“You are going to have to quit eating.”
“If your A1C indicates that you’ve been eating carbs, I won’t be able to continue treating you.”
It is not hard to imagine the adverse outcomes for patients if these strategies were adopted to manage their diabetes. Like diabetes, opioid use disorder (OUD) is a chronic disease. The treatment trajectory for patients suffering from OUD often includes multiple relapses. Most management strategies prioritize abstinence, which often leads to “firing” the patient from care when relapse is detected which creates barriers to successful treatment.
Super-potent illicitly manufactured opioids like fentanyl are flooding the streets. While we quickly see the impact of such agents through the marked increase in opioid overdose mortality, we are likely not yet seeing the impact that the pharmacokinetics of these drugs have on morbidity. The central actions of these highly potent agents are terminated by distribution out of the brain, which means these agents have much shorter pharmacodynamic half-lives than less potent agents. The shorter duration of action leads to more frequent need for dosing, which in turn leads to an increase in risk for infectious diseases.
Integration of harm-reduction strategies into the outpatient management of patients suffering from OUD will improve the quality of life, reduce risks for patients, and reduce the potential for spread of resistant pathogens. Harm reduction incorporates humanism, pragmatism, patient-centered care, autonomy, and pragmatism through accountability without discharge from care 1, 2. Evidence-based harm reduction interventions include1:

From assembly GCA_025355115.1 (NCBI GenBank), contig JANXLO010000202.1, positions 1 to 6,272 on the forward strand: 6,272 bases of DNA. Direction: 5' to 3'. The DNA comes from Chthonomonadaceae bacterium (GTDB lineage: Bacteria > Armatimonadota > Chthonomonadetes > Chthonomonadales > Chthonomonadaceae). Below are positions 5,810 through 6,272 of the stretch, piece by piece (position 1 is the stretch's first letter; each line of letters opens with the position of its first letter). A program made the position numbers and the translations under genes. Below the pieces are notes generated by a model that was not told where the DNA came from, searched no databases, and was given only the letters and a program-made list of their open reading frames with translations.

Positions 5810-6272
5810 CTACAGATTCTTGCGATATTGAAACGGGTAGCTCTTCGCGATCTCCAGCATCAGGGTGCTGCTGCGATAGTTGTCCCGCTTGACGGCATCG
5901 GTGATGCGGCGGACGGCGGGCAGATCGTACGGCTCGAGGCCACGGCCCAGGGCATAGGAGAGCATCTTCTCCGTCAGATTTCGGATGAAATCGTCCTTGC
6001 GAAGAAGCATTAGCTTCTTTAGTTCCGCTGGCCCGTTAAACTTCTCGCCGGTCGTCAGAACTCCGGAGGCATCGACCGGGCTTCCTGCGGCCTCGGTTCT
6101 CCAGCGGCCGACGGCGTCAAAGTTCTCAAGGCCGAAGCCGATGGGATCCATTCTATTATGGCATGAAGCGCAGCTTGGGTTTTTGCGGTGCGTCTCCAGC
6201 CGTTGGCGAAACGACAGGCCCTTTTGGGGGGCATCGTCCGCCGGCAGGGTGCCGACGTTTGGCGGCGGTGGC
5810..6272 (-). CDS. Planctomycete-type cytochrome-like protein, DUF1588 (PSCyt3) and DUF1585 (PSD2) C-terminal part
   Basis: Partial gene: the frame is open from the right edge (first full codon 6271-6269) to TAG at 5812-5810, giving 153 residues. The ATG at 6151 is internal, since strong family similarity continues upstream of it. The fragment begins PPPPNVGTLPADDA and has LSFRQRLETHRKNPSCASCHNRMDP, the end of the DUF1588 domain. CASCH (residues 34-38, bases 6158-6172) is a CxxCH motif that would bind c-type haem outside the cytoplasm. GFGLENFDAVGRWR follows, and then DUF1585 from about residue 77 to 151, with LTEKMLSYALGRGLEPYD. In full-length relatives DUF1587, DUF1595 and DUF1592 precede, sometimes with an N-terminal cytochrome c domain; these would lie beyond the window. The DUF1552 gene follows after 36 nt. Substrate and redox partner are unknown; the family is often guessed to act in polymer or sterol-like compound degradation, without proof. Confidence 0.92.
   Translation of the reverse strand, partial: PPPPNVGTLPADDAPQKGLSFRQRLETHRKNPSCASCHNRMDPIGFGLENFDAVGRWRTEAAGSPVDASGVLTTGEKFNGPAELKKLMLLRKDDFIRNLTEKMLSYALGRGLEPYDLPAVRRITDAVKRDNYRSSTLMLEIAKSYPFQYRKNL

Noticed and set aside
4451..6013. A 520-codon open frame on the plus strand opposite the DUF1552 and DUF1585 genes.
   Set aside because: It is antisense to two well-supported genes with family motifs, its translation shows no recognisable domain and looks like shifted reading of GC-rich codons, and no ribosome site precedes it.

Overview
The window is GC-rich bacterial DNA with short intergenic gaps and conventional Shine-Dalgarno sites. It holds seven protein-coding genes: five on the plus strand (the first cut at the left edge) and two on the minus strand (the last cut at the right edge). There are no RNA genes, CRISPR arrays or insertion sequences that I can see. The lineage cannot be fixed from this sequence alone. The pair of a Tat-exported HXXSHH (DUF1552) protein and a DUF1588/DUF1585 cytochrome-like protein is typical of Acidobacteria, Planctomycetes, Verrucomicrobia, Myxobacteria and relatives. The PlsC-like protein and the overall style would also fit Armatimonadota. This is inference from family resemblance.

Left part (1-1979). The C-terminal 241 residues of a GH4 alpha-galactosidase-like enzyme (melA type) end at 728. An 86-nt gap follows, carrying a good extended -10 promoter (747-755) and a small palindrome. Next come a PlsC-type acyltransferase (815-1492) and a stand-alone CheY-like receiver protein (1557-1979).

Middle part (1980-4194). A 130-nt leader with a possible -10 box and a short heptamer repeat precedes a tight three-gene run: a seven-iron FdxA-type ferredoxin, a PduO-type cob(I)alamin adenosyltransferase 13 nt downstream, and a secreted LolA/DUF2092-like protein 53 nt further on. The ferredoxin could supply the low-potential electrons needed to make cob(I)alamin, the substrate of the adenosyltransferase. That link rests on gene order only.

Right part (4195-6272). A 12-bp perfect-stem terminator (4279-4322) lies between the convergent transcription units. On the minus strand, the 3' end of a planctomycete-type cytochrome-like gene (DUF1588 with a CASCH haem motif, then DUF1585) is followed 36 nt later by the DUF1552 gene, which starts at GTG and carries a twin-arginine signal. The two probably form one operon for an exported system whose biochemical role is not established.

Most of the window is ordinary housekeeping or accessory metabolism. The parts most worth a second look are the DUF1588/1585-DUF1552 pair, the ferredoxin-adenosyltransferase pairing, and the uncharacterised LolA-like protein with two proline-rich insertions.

- Provide treatment on demand, with accommodation for late-shows and walk-ins
- Provide non-judgmental patient-centered care
- Reduce stigma during patient encounters
- Prevent, detect, and treat infections
- Provide harm-reduction supplies including items such as intranasal naloxone, syringes, sterile water for injection, and condoms
- Teach patients sterile technique
We need to begin treating opioid use disorder like a chronic disease rather than a moral issue.
Mary Beth Babos, PharmD, BCPS
Professor of Pharmacology & Chair of Pharmacology
DeBusk College of Osteopathic Medicine
Lincoln Memorial University
1. Taylor, J. L., Johnson, S., Cruz, R., Gray, J. R., Schiff, D., & Bagley, S. M. Integrating Harm Reduction into Outpatient Opioid Use Disorder Treatment Settings : Harm Reduction in Outpatient Addiction Treatment. Journal of general internal medicine, 2021;36(12): 3810–3819. doi: 10.1007/s11606-021-06904-4.
2. Hawk M, Coulter RWS, Egan JE, et al. Harm reduction principles for healthcare settings. Harm Reduct J. 2017;14(1):70. doi: 10.1186/s12954-017-0196-4.